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USNA Cadet I2357 (III) Thomas Phillips: Compares USNA & RMCC & Laura Locklin passes on some words of wisdom


The following two articles have been coordinated by – 26659 Danielle Andela – e-Veritas Sr. Correspondent


  • United States Naval Academy Cadet I2357 (III) Thomas Phillips: Compares USNA & RMCC; 

  • 24431 Laura Locklin passes on some words of wisdom


United States Naval Academy Cadet I2357 (III) Thomas Phillips

Second Class Midshipman Phillips is an aspiring Naval Aviator currently attending USNA. His program is Economics.

The biggest difference between USNA and RMC is obviously that we are just the Navy. Another one that goes with that is that you know your trades and we don’t. The big thing there is that all of our training is pretty much Navy wide whereas you guys in your summers, as far as I understand it, you go and do stuff for your trade. For us they try to show us a little bit of everything we can do so we know what to choose. You guys have a lot more freedom here, for sure. You have your one formup of the day, we have three. Morning quarters formation every day at 7, and then we have a formation every day at noon, we all eat lunch at the same time, and then a couple days a week we have evening mail formation as well.

I like how cadets are treated like adults at RMC.


That goes with the accountability thing, with three formups a day it’s just not necessary, so I like that they let you go out when you want and that you are on your own to study and manage your own time. We’re a lot more regimented so I think it’s better for future officers to have a little more responsibility. I like the fact that we don’t know our trades at USNA.  I kind of struggle to see what motivates you guys. If you want to be a pilot, why does it matter if you graduate with a 51% or 95% average? Since we don’t find out until our fourth year we are really competing so the biggest thing is our class rank is what goes into what trade we get and that’s what motivates me to get good grades. I’m hoping to be in Naval Aviation. It’ll be either pilot or naval flight officer who sits in the back seat.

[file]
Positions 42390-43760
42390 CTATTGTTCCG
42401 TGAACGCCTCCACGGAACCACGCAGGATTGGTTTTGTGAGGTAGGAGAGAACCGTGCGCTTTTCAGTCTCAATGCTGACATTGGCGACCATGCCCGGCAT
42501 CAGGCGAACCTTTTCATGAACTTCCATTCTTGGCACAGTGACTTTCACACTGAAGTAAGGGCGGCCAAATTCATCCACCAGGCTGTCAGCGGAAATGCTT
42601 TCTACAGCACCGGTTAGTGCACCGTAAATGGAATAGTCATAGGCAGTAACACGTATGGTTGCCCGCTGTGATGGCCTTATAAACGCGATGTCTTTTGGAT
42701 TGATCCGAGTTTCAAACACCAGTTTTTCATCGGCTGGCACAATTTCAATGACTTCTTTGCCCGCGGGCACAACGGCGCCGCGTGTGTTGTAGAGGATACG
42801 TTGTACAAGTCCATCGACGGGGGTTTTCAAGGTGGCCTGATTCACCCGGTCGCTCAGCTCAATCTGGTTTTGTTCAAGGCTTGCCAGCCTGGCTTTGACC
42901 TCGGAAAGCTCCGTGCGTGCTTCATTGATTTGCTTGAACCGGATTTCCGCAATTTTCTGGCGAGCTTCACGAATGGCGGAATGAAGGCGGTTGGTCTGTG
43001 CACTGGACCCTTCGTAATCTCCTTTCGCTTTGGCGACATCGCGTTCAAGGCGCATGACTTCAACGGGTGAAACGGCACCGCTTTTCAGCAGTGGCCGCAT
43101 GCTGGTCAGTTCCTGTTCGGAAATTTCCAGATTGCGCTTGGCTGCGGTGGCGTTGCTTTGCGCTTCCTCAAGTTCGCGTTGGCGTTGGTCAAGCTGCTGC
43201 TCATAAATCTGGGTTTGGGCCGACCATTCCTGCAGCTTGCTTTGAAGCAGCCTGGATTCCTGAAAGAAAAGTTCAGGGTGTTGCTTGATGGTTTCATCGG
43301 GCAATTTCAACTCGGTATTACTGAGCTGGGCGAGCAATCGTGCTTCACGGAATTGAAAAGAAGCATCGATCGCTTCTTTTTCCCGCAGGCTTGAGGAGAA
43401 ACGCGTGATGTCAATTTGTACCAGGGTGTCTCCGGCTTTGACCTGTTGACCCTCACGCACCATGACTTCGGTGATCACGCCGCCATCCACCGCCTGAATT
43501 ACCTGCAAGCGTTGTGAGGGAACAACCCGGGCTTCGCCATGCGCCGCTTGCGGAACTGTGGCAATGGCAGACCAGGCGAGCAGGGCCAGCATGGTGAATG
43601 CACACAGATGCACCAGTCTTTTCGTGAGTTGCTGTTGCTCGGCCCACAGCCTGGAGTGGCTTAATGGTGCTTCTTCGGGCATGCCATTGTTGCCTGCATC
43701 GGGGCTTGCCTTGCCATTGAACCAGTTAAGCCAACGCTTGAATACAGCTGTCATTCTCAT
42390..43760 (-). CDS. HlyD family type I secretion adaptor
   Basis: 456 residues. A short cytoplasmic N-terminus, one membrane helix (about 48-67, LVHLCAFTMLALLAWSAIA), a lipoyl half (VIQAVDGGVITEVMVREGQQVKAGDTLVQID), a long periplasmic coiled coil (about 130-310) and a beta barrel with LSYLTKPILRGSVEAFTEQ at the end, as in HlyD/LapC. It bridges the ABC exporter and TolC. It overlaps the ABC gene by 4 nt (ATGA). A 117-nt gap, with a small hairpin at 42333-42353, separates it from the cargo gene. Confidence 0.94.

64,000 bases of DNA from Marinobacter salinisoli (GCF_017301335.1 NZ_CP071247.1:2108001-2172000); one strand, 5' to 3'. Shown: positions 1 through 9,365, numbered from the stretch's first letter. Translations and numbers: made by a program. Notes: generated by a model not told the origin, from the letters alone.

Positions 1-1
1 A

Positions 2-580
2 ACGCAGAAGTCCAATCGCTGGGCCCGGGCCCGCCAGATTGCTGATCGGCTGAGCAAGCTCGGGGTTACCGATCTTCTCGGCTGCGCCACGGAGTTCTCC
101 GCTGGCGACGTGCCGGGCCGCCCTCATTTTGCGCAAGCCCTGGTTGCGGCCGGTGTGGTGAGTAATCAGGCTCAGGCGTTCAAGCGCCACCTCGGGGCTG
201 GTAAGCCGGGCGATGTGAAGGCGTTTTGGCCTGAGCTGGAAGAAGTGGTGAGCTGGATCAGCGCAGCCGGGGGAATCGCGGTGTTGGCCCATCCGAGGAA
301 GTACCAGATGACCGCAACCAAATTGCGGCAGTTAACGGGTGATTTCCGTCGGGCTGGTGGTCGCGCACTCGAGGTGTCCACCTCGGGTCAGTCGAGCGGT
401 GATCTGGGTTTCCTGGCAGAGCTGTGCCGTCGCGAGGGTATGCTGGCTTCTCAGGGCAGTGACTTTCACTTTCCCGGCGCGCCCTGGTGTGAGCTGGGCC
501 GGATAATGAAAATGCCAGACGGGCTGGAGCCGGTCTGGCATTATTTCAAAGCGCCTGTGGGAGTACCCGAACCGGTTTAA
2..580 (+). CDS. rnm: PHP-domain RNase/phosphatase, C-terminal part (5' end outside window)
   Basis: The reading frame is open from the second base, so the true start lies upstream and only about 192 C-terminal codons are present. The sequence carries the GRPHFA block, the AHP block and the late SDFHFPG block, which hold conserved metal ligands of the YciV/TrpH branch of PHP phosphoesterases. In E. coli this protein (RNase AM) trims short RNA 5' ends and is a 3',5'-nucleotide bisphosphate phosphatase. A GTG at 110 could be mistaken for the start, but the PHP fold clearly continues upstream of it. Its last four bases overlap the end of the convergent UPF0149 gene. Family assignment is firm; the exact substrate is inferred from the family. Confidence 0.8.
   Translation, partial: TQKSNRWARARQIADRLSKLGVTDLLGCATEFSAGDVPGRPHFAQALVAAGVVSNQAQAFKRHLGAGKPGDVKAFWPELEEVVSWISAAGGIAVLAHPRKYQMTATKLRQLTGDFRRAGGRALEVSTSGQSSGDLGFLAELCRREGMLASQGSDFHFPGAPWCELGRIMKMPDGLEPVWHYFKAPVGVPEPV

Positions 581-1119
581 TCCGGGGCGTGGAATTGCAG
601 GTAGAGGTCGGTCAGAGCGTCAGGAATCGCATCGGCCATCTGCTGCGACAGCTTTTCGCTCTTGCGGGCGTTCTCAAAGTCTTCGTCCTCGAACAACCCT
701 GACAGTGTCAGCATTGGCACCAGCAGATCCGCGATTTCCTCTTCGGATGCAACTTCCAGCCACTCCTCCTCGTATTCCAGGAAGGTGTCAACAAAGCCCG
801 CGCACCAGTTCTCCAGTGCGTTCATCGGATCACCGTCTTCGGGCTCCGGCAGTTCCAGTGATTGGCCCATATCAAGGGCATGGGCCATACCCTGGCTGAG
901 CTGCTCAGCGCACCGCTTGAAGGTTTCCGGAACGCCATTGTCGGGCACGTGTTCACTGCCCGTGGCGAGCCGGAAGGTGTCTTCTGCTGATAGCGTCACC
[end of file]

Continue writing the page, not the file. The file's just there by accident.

Our version of FYOP is a little different because your FYOP is while school is still going on. For us we have “Plebe Summer” which is seven weeks long but it’s all during the summer, before the rest of the brigade is back. It’s just your fourth year mid-shipmen who are running it for the newcomers. I am a second class midshipmen. We’re backwards from you guys so we start out as 4th class and end as 1st class. Then we have drill and other fun stuff. Then the brigade comes back but you’re still a plebe and your life kind of sucks. I read what Foss told you there, what they do with minutes, we do but it’s called “Chow Call” and the menu is screamed in the hall. You have to run around the hall all year and turn corners at 90 degrees while yelling “Go Navy Sir” or “Beat Army Sir”, greet all the upper classmen etc., certain walkways you cannot use, however ours goes all the way until May.

Graduation is usually on a Friday and then we have Sea Trials Monday which is a 14 hour long beatdown, getting yelled at by staff, pushups, running and that kind of stuff. Then there are a couple more days where you are a plebe and then we do something called “Herndon” which is a really tall monument that looks like the Washington Monument and they grease it up with lard and as a class, all 1000 of us have to climb it and replace a cover on top. So we have to work together as a team to form rings and climb on top while they spray you with a firehose. Then you get on top and chant “Plebes no more” and you’re done. We have 30 companies of 120 people, our companies are like your Squadrons. We’re about 4400 in total.